I would also suggest a number of activities for ESL students. One effective activity which I think can be very useful here is to ask students to come up with complete sentences when given images, then it is up to them to choose appropriate words and sentence structures. In groups, students can discuss among themselves how to formulate a complete sentences, and perhaps some of them can speak out those sentences in front of other groups. Furthermore, as group members come from different backgrounds, it is very possible that some of them have difficulties pronouncing certain words due to vowel repetitions or letter sequencing. As such, to start with, I would ask students to use single-syllabus words to represent images and colors cards. Single syllabus words are typically the easiest to pronounce and contain less letters, such as “car”, “dog”, and “cat”. Then, I would make the words harder and introduce various vowels until I make sure that all students are comfortable pronouncing those words. As for phonemic awareness there are several strategies that can be used for ELL such as the model production of the sound. In this model the teacher dedicates a few minutes at the beginning of class or in small groups demonstrating and reinforcing the correct production of the sound.
    A standard exercise to assess student’s phonetic learning is by dictation. I would dictate, read out-loud, many words and sentences and ask students to write those sentences to the best of their knowledge. I could then correct their writing and offer advice accordingly.
    Other effective oral language activities can include asking students to present a story of something that interests them. That way, students are engaged and feel excited about speaking. For instance, students can speak about their favorite sports teams, food recipe, pets, movies, awkward situations they faced, family and siblings, travel stories or simply talk about their own cultural background. Students are then asked to repeat the same story over and over, several times, and every time, they get corrected until they can say the story perfectly.
    Even more relevant to today’s norms, where everyone has a cellphone, I would ask the students to develop a habit of speaking with other by phone only and not e-mail or writing. After every class, I will create assignments for each students and that assignment would require the students to ask other students questions to find answers. That way, the students are obligated to communicate and practice both their listening and oral communication skills.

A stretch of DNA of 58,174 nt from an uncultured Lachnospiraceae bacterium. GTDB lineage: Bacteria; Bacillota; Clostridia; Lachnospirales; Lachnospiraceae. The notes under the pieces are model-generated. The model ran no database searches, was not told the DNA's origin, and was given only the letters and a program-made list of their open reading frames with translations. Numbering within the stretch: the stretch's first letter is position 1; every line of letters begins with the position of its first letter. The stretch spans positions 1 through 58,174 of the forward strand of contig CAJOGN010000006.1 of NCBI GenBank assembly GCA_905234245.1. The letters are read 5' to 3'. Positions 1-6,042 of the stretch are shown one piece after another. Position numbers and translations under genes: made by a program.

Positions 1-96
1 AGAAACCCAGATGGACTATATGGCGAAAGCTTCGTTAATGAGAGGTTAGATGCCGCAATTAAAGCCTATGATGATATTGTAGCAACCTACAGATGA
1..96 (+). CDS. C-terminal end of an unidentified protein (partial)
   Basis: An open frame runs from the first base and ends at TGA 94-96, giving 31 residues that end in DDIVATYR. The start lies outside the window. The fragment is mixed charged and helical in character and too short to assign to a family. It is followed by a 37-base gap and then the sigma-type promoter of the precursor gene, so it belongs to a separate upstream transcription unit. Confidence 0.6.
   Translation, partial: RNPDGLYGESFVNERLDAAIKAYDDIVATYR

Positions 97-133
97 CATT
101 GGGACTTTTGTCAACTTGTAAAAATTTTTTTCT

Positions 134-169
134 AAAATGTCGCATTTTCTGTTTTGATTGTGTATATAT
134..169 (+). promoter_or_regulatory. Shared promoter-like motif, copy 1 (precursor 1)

Last but not least, I would read out a full story to students in the class, then ask them to write down the names of certain objects they hear in the story, such as animals, fruits or countries. Then, at the end of the exercise, I would check to see if students managed to recognize those objects and spell them correctly!

    • well…that’s a fairly thorough break down of your approach and so many great ideas to add. Thank you so much. I personally do some of these myself and particularly use the ‘dictation’ idea, and it covers many skills, I get a short message and it it on the wall outside the classroom and put students into pairs. One is the reader and one is the writer. The reader has to go outside and read the message and then come in and dictate the message to the writer who has to write it down. All aspects have to be correct – spelling, punctuation and everything. The reader is not allowed to take the pen and write and the writer is not allowed to go out and read the message. The first time they do it it is a bit of a mess, but I always get them to do it the second time the next day but this time switching roles, the writer becomes the reader etc, They love doing it a second time as it gives them a chance to really nail it.
      Thanks for your input!